Best of luck.
  • June 28 2012
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To deal with short sale property you need to work with CDPE (certified distressed property expert) or SFR (Short Sale & Foreclosure Resource) Real Estate Agent. If you and your sister need purchase Short Sale property you can send me your email and your name I will have my agent in your area to help you.

  • June 28 2012
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@ Jamie & Malcolm,

Can a Buyers Agent be CDPE and how would one go about finding this out?
  • June 28 2012
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Unfortunately many real estate agents try to present multiple buyer offers to the lender, and this actually makes the lender LESS LIKELY to accept any of the offers.  If you want to purchase a property being sold as a short sale, I suggest only working with an agent who is specifically trained in how to do short sales.  An agent who is a CDPE (certified distressed property expert) is much more likely to get your offer accepted by the lender! http://www.cdpe.com/what-is-a-cdpe
  • June 28 2012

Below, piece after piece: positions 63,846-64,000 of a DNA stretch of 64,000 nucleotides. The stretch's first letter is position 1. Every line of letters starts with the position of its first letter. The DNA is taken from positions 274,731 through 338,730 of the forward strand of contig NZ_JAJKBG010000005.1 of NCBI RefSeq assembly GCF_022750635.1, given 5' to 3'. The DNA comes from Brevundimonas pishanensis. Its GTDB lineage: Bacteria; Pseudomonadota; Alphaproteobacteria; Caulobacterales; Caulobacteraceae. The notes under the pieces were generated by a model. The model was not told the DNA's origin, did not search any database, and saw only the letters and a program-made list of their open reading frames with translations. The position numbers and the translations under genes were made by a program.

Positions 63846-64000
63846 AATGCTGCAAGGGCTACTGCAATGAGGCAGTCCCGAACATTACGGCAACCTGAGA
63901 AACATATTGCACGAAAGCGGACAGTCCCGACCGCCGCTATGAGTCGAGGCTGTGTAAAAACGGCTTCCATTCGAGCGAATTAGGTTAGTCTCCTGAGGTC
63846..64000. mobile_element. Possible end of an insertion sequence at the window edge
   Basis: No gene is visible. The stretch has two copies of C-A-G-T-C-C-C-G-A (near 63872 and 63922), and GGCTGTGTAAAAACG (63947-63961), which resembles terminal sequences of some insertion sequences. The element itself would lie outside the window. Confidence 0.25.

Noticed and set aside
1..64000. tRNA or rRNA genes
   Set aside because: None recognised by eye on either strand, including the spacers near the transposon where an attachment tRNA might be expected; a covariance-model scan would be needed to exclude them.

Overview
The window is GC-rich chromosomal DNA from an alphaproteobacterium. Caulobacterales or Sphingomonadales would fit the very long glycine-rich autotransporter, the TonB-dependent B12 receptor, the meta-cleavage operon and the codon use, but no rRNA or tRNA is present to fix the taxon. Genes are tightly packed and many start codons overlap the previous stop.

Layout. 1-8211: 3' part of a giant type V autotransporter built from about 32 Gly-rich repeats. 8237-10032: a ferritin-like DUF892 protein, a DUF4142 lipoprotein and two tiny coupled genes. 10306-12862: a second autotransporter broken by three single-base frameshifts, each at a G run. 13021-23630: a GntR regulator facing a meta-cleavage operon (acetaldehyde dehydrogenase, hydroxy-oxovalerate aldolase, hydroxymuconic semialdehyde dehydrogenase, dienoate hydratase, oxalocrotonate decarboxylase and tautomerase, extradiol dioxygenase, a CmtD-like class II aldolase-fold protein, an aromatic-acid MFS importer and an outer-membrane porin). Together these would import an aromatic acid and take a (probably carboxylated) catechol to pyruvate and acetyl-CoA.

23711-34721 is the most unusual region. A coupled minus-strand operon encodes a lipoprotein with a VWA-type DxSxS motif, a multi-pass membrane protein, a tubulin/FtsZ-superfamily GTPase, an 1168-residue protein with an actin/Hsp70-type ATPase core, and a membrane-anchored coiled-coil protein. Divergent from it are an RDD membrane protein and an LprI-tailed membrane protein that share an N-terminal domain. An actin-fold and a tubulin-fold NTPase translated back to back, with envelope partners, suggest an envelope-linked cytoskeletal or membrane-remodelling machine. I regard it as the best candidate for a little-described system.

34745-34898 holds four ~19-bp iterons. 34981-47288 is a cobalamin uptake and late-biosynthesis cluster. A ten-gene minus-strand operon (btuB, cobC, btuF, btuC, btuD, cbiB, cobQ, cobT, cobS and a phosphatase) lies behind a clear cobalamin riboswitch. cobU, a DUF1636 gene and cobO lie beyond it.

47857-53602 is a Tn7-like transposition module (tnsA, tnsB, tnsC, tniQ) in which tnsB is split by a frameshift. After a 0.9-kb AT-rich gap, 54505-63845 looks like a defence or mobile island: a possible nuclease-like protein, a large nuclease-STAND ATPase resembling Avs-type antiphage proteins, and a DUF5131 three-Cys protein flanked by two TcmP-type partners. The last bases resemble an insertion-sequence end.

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As said before... Short Sales can be frustrating for everyone.  But some advice to help your sister. First find a Buyers Agent to represent her interest. Interview several, find one that sounds competent, knowledgeable, listens to your concerns, and is confident in their ability. After all you are going to rely on this person to represent you in the most important negotiation of your financial life.  Then hire the one you feel best about.  Make sure you sign an contract with them. In my state we call this an "Exclusive Buyer Service Agreement".  They now work for you and will be compelled to keep you updated and informed on your offer.  The listing agent doesn't have to disclose the amount of any other offer presented, and in fact owes that confidential information to the seller, who they exclusively work for and represent. So your buyers agent may not know the amount of other offers but will project your interest and may be able to "get you in" the running.  I've sold several short sales because we got the seller/listing agent to accept our clients offer as a backup offer. The first buyer backed out and we moved to first position and ultimately closed on the deal.